YMMV / The Legend of Sleepy Hollow

  • Alternative Character Interpretation: Schools sometimes use this story (since it's actually not that gory or even hard to comprehend for younger audiences) to teach this trope. Some examples include:
    • Is Brom Bones a vindictive bully who played a nasty trick on a harmless, lovestruck nerd, or a down-home, all-American good ol' boy who gave just deserts to a venal, manipulative coward? There is a strong modern trend to make Ichabod Crane be actually a heroic character, while Brom Bones is regarded as at best a Jerk Jock — which are both far from Irving's intention to have Bones be the hero and Ichabod a superstitious wimpy moocher Asshole Victim.
    • The Horseman: a "Scooby-Doo" Hoax by Brom Bones used to scare Ichabod away, or a real demonic figure back from the dead to haunt the forest?
      • Some food for thought here on both sides of the argument. Earlier in the text it is said the Horseman is riding looking for his head. Meaning he doesn't have a head. When Ichabod sees the Horseman he believes he is carrying a head that he throws at him. Afterwards a smashed pumpkin is found — all of this seems to indicate Brom dressed as the Horseman to scare Ichabod off. However from the other angle the Headless Horseman has no head, meaning he has no eyes. He certainly can't see too well if he was real. We can't undermine the abilities of the horse there either. The pumpkin is seemingly used as a projectile, which it succeeds in getting Ichabod off his horse. This is a pretty good soldier-like move, something the Horseman was. And after all, his own head was taken off by a projectile! But then again Brom could also have hidden his head and used the same strategy as he was described in the story to be 'skilled at horsemanship' (thus able to ride a horse even if his sight is impaired by a piece of cloth or such), strong and mischievous.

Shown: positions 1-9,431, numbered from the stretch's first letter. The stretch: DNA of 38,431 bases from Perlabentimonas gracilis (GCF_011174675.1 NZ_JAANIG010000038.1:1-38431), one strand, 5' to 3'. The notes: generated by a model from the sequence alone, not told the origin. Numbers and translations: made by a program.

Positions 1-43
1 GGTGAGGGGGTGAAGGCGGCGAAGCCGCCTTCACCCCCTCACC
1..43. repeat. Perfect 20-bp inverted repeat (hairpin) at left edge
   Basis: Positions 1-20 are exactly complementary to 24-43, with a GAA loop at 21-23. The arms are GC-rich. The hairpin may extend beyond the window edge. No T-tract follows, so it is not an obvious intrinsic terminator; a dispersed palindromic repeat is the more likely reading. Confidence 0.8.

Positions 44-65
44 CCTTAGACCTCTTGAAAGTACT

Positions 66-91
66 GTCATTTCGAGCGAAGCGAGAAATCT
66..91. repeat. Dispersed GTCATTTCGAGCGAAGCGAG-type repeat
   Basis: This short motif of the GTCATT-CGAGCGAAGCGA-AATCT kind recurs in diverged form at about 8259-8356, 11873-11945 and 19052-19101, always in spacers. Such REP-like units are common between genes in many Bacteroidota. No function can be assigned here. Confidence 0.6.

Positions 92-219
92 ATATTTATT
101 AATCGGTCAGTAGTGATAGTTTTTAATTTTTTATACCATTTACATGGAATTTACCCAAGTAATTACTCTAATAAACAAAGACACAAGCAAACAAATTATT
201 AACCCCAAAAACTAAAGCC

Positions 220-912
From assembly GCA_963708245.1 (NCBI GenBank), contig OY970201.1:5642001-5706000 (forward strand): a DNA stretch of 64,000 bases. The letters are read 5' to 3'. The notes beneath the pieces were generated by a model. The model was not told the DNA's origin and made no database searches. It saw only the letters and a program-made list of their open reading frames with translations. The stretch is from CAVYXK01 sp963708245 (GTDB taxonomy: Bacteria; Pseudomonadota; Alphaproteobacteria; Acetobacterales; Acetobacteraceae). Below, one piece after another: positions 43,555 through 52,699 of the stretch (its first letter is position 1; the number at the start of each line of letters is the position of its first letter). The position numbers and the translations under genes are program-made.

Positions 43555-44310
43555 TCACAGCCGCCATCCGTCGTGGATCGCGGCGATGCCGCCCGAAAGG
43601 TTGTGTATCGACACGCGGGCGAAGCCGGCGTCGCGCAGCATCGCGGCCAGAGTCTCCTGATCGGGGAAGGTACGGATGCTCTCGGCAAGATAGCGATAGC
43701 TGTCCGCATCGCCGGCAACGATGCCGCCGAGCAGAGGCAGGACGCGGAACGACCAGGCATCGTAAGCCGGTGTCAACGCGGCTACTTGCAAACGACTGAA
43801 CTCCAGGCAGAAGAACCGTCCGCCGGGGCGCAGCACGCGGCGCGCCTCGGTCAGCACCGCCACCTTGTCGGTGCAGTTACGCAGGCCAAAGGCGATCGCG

• Also due note when we hear about Ichabod in New York, he has picked up a lot of ambition since leaving Sleepy Hollow. All throughout the story Ichabod is very much more a laidback guy going from house to house seemingly content with his lifestyle. He even has an excuse as to why he moved which seems a bit convenient. As perhaps New York Ichabod isn't Ichabod as he once was, but the horsemen with Ichabod's head.
      • For that matter, even if it was Brom, did he really just scare Crane off, or use the locals' belief in the Horseman to get away with a much darker manner of disposing of his rival? As such could New York Ichabod doesn't sound like Ichabod because it's a fake story.
    • At least one adaptation had it both ways: Bones tried to scare off Crane as a fake horseman but gets knocked out in the process, only for the real Horseman to show up!
    • One thing that's rather interesting — Disney actually has it rather faithfully, although playing Brom Bones's villainy up a tad more, making it seem like The Bad Guy Wins. But at the same time, try watching it with an adult perspective. As Doug Walker points out in his "Disneycember" short covering the adaptation, Ichabod is actually kind of a dick, helping a baker just so he can pilfer one of her pies and being quite explicitly interested in Katrina because of how much money and food he can enjoy after marrying into her wealthy family - he even has an Imagine Spot in which Katrina's father disappears, leaving behind all his gold rings, shiny buttons and other bling, and Ichabod appears in his spot, now wearing his bling.
    • An actual canon case of this is in the 1999 CGI film "The Night of the Headless Horseman"; here, Katrina, usually depicted as more or less an innocent caught up in the Love Triangle, is quite blatantly revealed to be egging on both Brom and Ichabod for her own amusement, waiting to see who will ultimately prove worth keeping. And then there's Brom Bones, who is unquestionably the villain, as he makes a Deal with the Devil for Ichabod to disappear.